In the Democratic republic of Congo, the rebel National Congress for the People’s Defense (NCPD) says it is committed to having peace negotiations with President Joseph Kabila’s government. This comes after the rebels said Wednesday they would send some of their forces to be integrated into the national army, a move they describe as good will towards finding a long lasting peace in violence-prone North Kivu province.
But United Nations officials are reportedly reacting cautiously to the statement, since previous statements of goodwill have been void of action.
Rene Abande is the spokesman for the rebels. From the capital, Kinshasa he tells reporter Peter Clottey that they will defend themselves if President Kabila’s government refuses to come to the negotiating table.
“We decided to send those men to be integrated to the national army, and we are waiting see what the government would do by way of the peace talks. So, we hope there would be peace talks, and we want to show our good will,” Abande pointed out.
He described as baseless and government propaganda speculation that some of the rebels have deserted and surrendered to the government.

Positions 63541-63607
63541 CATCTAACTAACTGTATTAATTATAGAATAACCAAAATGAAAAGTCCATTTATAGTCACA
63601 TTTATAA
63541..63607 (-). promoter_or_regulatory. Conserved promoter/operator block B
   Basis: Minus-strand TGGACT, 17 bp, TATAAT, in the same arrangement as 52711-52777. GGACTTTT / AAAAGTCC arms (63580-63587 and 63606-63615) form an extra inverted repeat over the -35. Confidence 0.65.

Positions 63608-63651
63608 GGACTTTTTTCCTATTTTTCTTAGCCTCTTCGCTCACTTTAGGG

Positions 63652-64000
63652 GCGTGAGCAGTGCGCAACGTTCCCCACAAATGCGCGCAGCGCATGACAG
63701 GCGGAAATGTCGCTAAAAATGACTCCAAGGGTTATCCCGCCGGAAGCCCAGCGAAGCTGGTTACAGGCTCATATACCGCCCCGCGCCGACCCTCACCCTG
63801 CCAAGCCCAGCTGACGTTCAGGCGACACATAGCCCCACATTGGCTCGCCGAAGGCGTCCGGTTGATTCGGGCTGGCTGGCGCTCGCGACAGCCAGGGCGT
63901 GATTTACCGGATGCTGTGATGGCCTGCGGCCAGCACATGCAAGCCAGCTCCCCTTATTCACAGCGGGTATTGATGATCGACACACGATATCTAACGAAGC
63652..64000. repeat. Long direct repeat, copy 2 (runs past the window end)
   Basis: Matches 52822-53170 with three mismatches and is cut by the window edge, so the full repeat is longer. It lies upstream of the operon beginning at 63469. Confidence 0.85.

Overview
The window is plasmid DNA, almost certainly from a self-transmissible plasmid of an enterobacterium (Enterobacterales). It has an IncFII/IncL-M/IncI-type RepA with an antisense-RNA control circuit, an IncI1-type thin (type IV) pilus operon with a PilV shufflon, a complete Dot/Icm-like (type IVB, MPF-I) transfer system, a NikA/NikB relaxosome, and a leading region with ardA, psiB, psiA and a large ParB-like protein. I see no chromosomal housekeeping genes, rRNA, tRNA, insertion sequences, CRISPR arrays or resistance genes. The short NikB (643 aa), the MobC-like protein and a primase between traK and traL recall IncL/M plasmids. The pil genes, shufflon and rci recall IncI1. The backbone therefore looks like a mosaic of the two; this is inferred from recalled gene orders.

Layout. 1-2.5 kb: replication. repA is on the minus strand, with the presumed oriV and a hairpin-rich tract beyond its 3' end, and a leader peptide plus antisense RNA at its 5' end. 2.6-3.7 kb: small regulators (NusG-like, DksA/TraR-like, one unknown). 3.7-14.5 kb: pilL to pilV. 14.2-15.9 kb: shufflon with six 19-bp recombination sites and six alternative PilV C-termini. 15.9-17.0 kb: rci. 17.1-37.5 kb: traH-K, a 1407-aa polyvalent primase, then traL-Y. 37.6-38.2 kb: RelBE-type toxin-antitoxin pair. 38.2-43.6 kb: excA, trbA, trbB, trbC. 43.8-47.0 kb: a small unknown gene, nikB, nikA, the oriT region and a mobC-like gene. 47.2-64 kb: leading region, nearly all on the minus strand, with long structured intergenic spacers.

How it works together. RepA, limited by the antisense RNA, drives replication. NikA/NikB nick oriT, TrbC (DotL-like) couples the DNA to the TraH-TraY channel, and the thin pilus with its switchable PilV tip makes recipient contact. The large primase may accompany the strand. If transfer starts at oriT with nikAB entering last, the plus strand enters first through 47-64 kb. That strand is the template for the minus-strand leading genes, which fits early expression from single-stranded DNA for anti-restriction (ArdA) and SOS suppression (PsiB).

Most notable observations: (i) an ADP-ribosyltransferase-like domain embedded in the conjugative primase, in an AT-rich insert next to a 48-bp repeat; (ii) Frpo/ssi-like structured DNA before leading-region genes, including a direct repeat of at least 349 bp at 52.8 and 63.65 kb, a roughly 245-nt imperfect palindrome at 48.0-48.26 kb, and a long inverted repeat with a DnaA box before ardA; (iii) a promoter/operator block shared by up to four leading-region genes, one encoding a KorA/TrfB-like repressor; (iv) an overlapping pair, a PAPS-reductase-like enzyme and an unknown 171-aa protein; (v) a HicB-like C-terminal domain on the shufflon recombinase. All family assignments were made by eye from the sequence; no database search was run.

“That’s not true! We have not surrendered. That is government propaganda. We refute that, and we are the military capacity to continue to defend ourselves and our population, but decided to send some men for integration in the interest of peace. But we are still able to defend ourselves. But until now, they are trying to show to the international community that we have surrendered. But that is not true,” he said.
Abande said the rebels are committed to finding peace, but warned the violence would escalate if President Kabila’s government refuses to come to the negotiating table.
“We have shown to both the local and international community of our vision of peace, but if the government would continue to refuse our move, there would happen more and more problems and more of the Interhamwe (rebels) from Rwanda. And we think the problem will remain and that there would not be a solution to the crisis,” Abande noted.
He said it is regrettable that President Kabila’s government has shown little or no interest in the rebels’ attempt to resolve the crisis in North Kivu province.
“That is very unfortunate. Until now, the government has not shown any sign of good will. But our partners now are MONUC. But we are still waiting for the government. We hope the government would understand that we have made substantial effort (towards peace). But if they don’t want it, we are able to defend ourselves and to defend the people,” he said.